Several times during the summer, I would read a story of a fatality at a lake or pool or marina where somehow electricity was in the water that caused people to drown. One I recall was when the owner noticed his Golden Retriever was having problems after jumping off the dock into the lake, and the owner jumped in to help the dog. As soon as the owner went in, he began having problems and ultimately drowned, but the dog did survive. There was a short in the power cable to the dock. What was happening that was causing people to drown? Were they being electrocuted?
Here’s what I learned, it’s an event called Electrical Shock Drowning or ESD. When there is electricity in the water, it will cause your muscles to cramp up and you are unable to move your arms or legs, meaning you will be conscious, but will drown because you will not be able to swim or grab anything or even yell for help. What a horrible way to die!
The ELECTRIC SHOCK DROWNING PREVENTION ASSOCIATION has several educational videos and information on how to protect yourself and your family if you boat or go around a marina. I learned things I was completely unaware of until I looked at their web site. Even if you don’t have boat, spend a few minutes learning about ESD—it could save your life and the lives of people you love!
Just like the overhead Distribution system, when the cables go underground, you still have Primary (4800v to 23Kv) and Secondary voltages (120/240/480V) to deal with, but instead of being 40 feet in the air, the cables are 12-24 inches under your feet. So how do we protect ourselves if we need to dig with mechanical tools or even dig by hand?
First, you need to know that Call Before You Dig (CBYD) is your best friend!! (or as I call refer to it, Call Before You Die). So, CBYD comes out and marks all the underground services. What do all the colors mean?
There is lots of equipment and many dangers running below the surface at varying depths, with electricity supposedly around 24” deep (unless going under concrete 2” thick or more, then the cables can be 18” below grade). There have been terrible accidents when someone using a jack hammer or cut saw has gone too deep and hit underground power. Slow and careful is the best way.
Underground electric cables are a different construction than the overhead wires. They are designed to be used in places where the ground and people will be closer but not be at risk just by being close, like the cables coming down a pole mounted riser inside the PVC pipe.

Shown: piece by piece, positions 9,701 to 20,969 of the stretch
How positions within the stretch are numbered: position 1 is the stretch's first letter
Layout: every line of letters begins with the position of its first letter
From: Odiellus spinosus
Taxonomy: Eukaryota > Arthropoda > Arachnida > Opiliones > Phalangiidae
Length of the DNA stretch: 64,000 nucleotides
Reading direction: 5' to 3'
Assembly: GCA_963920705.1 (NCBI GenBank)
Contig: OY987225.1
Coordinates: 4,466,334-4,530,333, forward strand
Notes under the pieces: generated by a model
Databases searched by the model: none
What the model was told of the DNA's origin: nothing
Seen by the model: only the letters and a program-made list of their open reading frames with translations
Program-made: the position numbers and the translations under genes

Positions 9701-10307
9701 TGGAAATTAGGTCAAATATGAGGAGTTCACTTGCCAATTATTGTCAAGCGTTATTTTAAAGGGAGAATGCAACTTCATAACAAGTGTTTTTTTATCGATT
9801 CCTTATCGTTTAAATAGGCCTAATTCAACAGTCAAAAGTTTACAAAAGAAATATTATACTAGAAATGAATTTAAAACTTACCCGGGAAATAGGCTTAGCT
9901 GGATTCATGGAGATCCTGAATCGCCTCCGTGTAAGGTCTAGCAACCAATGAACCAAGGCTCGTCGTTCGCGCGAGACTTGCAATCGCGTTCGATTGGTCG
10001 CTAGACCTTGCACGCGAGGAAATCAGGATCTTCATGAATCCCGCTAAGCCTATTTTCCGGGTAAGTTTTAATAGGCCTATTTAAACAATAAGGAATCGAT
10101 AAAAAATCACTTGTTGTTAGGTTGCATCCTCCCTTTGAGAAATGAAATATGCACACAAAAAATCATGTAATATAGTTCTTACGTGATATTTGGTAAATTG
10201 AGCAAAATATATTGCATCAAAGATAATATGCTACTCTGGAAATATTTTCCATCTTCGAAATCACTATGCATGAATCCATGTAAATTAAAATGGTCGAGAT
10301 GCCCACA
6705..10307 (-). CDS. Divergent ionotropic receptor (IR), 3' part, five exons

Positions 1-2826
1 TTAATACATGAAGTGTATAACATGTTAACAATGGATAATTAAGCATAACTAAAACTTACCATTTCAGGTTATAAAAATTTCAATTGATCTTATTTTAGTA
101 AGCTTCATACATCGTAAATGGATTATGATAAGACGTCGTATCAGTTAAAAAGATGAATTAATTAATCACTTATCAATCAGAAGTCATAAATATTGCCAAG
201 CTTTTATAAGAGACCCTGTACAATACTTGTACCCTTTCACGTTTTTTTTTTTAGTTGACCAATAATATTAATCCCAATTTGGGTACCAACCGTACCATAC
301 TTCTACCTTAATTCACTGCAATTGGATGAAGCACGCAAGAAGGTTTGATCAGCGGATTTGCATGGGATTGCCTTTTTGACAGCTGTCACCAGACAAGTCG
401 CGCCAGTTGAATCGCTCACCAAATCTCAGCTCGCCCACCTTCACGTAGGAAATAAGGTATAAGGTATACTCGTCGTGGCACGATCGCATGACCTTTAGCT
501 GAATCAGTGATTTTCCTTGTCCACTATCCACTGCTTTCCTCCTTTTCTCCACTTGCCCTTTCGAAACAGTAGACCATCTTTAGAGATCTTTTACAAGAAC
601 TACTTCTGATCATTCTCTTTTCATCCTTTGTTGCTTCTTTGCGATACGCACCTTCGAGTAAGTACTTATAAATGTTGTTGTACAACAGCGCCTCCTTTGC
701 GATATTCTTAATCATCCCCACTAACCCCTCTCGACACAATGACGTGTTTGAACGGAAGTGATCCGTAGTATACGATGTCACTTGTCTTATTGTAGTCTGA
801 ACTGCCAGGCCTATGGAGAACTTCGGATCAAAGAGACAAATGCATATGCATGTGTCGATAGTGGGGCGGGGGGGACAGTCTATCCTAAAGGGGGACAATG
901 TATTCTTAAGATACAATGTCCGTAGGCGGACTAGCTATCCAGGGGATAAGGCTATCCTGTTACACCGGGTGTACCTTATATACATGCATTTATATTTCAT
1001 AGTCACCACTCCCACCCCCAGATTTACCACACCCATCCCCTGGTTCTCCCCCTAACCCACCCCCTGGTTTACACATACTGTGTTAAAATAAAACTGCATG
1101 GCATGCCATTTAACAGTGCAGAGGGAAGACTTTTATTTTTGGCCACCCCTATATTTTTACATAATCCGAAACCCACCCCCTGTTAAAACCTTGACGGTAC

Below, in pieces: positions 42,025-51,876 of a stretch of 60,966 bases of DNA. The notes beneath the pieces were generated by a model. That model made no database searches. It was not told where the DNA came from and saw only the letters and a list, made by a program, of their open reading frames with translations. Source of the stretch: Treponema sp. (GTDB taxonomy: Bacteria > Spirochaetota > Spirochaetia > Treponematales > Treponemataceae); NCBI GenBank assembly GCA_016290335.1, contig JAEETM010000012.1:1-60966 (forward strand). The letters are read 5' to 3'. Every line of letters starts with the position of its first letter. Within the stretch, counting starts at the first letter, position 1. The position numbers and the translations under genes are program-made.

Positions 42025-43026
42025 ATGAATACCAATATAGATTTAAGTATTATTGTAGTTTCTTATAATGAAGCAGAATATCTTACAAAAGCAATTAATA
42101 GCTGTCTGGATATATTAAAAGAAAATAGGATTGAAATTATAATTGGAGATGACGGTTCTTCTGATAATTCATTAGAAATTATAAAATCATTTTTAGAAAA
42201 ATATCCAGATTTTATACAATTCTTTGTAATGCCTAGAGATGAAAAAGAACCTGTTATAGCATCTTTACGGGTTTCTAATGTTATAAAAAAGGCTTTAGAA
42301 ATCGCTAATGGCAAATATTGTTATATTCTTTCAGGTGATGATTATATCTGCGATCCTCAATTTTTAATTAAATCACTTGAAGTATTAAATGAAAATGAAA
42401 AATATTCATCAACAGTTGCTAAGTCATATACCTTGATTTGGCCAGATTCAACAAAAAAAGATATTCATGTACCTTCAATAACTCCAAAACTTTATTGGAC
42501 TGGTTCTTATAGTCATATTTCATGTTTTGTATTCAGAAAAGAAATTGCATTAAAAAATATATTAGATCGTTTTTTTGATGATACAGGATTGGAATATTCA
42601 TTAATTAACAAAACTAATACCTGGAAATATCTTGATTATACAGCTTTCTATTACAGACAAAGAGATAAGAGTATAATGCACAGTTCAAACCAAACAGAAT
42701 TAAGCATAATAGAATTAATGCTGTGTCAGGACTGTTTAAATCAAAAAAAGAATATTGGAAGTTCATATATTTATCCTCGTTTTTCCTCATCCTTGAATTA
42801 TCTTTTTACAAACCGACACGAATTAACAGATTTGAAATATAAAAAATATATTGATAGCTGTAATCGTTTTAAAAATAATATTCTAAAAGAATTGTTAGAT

Overhead Primary cable called Tree wire (no insulation)
Underground Primary – notice the Red Stripe – Red on the CYBD mark-out (insulation)
It is very important that you recognize this type of cable as you dig, which should be by hand digging if you are within 18’ – 24” of the mark-out center. Once you have uncovered this, you should be careful to not damage the cable. If you inadvertently nick the cable, stop work and contact your utility to inspect it. Don’t be handling the cable, but you can work around it safely. OSHA expects that anyone performing excavation and digging be familiar with the underground hazards and recognize what they are and how to work safely. Each electric utility may have different rules and methods on how they want you to work around underground cables, which could be in PVC pipe or direct buried. I suggest you contact your utility and ask for a representative to come by your next safety meeting and talk about how they expect you to work with underground cables.
Here’s a recent storm story: Down wires that were burning reached the new plastic gas main and melted it, causing a gas fire in addition to the electrical hazard! Notice the hanging wires and burning grass to the right side and the location of the month-old gas main!
This is a perfect example of electrical step potential. Just walking around this area could kill or injure you. Stay at least one pole section away on the side of the street opposite the wires, do not be under the wires!
Remember, if you get caught in a vehicle and it’s contacting wires, stay in the vehicle and call for help!